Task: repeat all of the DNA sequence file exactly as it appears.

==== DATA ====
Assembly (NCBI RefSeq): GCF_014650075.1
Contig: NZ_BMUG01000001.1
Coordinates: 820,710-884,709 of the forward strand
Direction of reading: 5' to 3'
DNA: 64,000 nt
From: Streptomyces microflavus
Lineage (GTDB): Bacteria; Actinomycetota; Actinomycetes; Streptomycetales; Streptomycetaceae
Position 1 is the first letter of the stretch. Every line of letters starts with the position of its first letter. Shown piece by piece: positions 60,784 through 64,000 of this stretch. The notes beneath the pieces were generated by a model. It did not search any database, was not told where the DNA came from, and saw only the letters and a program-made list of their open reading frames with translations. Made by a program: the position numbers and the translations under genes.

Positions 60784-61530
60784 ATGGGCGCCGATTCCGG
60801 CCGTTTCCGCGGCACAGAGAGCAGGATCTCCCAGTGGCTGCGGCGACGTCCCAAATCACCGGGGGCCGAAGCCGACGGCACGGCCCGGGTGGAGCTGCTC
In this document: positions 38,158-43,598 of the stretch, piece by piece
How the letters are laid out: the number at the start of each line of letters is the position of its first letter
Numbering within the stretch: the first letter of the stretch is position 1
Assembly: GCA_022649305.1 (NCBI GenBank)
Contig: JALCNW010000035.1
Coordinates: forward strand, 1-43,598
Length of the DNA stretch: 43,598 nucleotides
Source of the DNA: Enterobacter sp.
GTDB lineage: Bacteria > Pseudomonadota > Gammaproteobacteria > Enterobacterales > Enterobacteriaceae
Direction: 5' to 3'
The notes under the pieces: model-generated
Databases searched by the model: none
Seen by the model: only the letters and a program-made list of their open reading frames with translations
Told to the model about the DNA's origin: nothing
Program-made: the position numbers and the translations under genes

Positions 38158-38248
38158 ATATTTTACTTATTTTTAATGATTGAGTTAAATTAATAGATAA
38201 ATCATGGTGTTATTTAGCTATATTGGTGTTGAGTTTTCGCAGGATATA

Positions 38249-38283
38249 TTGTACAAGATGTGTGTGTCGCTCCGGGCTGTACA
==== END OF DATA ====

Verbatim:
Assembly (NCBI RefSeq): GCF_014650075.1
Contig: NZ_BMUG01000001.1
Coordinates: 820,710-884,709 of the forward strand
Direction of reading: 5' to 3'
DNA: 64,000 nt
From: Streptomyces microflavus
Lineage (GTDB): Bacteria; Actinomycetota; Actinomycetes; Streptomycetales; Streptomycetaceae
Position 1 is the first letter of the stretch. Every line of letters starts with the position of its first letter. Shown piece by piece: positions 60,784 through 64,000 of this stretch. The notes beneath the pieces were generated by a model. It did not search any database, was not told where the DNA came from, and saw only the letters and a program-made list of their open reading frames with translations. Made by a program: the position numbers and the translations under genes.

Positions 60784-61530
60784 ATGGGCGCCGATTCCGG
60801 CCGTTTCCGCGGCACAGAGAGCAGGATCTCCCAGTGGCTGCGGCGACGTCCCAAATCACCGGGGGCCGAAGCCGACGGCACGGCCCGGGTGGAGCTGCTC
In this document: positions 38,158-43,598 of the stretch, piece by piece
How the letters are laid out: the number at the start of each line of letters is the position of its first letter
Numbering within the stretch: the first letter of the stretch is position 1
Assembly: GCA_022649305.1 (NCBI GenBank)
Contig: JALCNW010000035.1
Coordinates: forward strand, 1-43,598
Length of the DNA stretch: 43,598 nucleotides
Source of the DNA: Enterobacter sp.
GTDB lineage: Bacteria > Pseudomonadota > Gammaproteobacteria > Enterobacterales > Enterobacteriaceae
Direction: 5' to 3'
The notes under the pieces: model-generated
Databases searched by the model: none
Seen by the model: only the letters and a program-made list of their open reading frames with translations
Told to the model about the DNA's origin: nothing
Program-made: the position numbers and the translations under genes

Positions 38158-38248
38158 ATATTTTACTTATTTTTAATGATTGAGTTAAATTAATAGATAA
38201 ATCATGGTGTTATTTAGCTATATTGGTGTTGAGTTTTCGCAGGATATA

Positions 38249-38283
38249 TTGTACAAGATGTGTGTGTCGCTCCGGGCTGTACA